Some school districts don’t give homework assignments until the second grade. Others start in kindergarten. No matter when your child starts to get homework, it’s important to be able to discern when he or she needs help – and know how to provide assistance. The purpose of homework, as explained in a PBS article, “is designed to help students reinforce key concepts, process and solidify new information, provide time for extra practice of skills, and reflect on how much they’ve learned.”

Overall, teachers use homework as a benchmark to monitor what your child knows – which is why it’s counterproductive to do any of your child’s homework yourself. What is helpful: ensuring your child finishes homework on time, supporting him or her through the process. It can also be helpful to review completed homework, to see if you can provide insight into any mistakes being made.homework-help.jpg

Also monitor your child’s natural rhythms so you can determine when it’s best to start homework time in your home. Some children do well when they do their homework immediately after school, freeing up the rest of the evening, while others definitely need a break first. Most children benefit from a snack right after school. (We recently blogged about easy, cheap and healthy snacks.) Likewise, watch to see how your child studies best. Some children learn by writing out spelling words, the article notes as just one example, while others succeed by closing their eyes and spelling the words out loud.

The U.S Department of Education offers a helpful checklist for homework help. Items include providing what your child needs to study, such as paper, books, pencils and a well-lit and reasonably quiet place to study. Does he or she need an assignment book? Folders and a book bag to help organize homework materials?

Demonstrate, whenever you can, how the skills your child is learning will be important to know as an adult, and help your child understand how to schedule enough time to complete homework. Also work with your child’s teacher to address any challenges with homework and follow up to determine if the plan is working. You can find significantly more homework resources from the U.S. Department of Education.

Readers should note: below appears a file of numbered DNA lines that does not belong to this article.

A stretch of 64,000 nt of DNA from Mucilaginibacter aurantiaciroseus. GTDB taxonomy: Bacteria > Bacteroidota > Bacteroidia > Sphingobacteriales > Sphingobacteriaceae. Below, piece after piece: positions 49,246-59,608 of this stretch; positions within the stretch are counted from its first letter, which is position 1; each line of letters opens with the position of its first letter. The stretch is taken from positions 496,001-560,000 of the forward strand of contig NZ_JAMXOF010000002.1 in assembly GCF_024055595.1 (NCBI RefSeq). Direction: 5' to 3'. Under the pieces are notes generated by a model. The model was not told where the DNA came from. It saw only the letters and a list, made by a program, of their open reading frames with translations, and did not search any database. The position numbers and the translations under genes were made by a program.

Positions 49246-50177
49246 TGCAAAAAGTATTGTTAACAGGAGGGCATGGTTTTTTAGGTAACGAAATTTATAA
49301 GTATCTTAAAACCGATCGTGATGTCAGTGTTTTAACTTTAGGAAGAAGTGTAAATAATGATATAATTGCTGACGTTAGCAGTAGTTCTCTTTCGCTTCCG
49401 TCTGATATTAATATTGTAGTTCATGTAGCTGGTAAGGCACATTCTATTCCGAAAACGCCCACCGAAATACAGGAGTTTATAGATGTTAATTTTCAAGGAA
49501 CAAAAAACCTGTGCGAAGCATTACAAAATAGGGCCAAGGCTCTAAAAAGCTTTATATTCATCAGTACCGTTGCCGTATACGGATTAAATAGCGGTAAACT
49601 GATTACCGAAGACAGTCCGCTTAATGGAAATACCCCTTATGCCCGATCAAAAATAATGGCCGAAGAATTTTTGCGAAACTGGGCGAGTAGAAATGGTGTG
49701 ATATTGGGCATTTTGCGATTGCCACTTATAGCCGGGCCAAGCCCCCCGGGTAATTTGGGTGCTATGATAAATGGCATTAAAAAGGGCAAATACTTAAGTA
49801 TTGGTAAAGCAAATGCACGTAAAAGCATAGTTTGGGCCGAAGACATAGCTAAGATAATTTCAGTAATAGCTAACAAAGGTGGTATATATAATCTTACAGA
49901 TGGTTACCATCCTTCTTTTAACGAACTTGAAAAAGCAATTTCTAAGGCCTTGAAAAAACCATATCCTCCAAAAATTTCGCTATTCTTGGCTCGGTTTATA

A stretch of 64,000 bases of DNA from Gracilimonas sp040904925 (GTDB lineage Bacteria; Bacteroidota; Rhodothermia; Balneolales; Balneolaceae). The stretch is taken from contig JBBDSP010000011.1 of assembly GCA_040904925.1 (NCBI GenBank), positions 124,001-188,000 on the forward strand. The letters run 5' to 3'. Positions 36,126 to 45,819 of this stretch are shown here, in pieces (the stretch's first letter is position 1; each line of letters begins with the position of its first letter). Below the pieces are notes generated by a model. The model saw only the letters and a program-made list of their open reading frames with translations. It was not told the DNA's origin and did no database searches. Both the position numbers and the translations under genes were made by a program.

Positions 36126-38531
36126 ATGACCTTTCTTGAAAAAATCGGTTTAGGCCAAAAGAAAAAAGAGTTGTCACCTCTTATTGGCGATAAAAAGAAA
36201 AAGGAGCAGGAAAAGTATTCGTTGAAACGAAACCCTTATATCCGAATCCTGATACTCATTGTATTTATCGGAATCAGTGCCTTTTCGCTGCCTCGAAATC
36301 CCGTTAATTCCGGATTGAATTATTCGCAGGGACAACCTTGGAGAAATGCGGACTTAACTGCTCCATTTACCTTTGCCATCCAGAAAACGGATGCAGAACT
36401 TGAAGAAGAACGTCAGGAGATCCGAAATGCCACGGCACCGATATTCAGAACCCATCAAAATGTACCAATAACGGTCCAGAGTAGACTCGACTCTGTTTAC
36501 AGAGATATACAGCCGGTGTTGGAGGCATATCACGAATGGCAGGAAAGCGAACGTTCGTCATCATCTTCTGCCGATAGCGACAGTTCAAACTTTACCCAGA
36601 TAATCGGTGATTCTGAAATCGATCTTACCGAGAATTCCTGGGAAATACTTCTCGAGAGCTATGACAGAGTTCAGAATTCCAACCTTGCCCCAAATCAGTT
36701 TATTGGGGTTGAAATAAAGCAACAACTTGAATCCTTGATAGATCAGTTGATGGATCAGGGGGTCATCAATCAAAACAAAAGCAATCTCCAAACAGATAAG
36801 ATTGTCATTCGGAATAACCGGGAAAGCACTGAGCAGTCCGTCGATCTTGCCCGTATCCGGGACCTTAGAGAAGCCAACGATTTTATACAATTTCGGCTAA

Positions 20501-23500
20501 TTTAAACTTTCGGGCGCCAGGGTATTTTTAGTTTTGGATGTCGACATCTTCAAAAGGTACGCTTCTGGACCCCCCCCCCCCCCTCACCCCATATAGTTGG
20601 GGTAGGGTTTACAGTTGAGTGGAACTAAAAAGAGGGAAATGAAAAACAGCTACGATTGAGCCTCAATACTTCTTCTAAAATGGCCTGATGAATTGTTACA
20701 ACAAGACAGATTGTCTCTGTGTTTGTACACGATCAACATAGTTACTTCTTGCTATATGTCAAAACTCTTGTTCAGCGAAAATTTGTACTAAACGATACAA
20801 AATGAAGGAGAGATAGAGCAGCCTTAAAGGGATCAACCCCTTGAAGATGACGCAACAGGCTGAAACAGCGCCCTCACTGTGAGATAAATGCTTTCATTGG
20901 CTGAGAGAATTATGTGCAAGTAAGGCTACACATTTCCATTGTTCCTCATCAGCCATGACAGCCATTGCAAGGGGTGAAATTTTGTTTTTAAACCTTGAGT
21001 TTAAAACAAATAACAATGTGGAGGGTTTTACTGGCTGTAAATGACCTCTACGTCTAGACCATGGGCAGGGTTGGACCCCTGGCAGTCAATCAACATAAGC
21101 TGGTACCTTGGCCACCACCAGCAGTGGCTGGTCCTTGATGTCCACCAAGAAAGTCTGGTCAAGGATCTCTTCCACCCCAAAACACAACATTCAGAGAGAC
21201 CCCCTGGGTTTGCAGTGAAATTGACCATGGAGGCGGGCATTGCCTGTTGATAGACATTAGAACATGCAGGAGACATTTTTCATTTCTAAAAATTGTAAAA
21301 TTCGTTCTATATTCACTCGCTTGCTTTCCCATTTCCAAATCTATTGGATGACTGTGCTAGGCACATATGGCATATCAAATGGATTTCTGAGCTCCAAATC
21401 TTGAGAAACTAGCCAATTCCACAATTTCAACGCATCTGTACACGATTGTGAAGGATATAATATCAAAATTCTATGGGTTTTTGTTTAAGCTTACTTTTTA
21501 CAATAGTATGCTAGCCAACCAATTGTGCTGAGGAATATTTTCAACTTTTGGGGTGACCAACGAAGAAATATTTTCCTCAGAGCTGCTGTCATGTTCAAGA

Homework Help: Time for Tutoring?

By the time children are in middle school or high school, more than 25 percent of families have hired tutors. According to a survey cited in, nearly 50 percent of surveyed parents who chose to use tutors did so because their children needed more homework help than they could provide. Other reasons tutors were hired included children struggling to keep up in class and lower grades.

It can be helpful to talk to teachers and determine what tutoring or other homework help is available through the school system. Also ask about online resources, which could include videos trusted by the teacher – and even actual online tutoring. There may be tutoring centers in your community (the article says to expect to pay $50 to $150 an hour, with tutoring taking place one to two hours per month for several months). No matter what form of tutoring assistance you pick, carefully check credentials of the tutor, as well as his or her specialties and availability.

The article also suggests you get help when you first recognize your child is having a hard time with homework, rather than waiting. This will help to prevent him or her from falling behind and becoming frustrated during the process of catching up.

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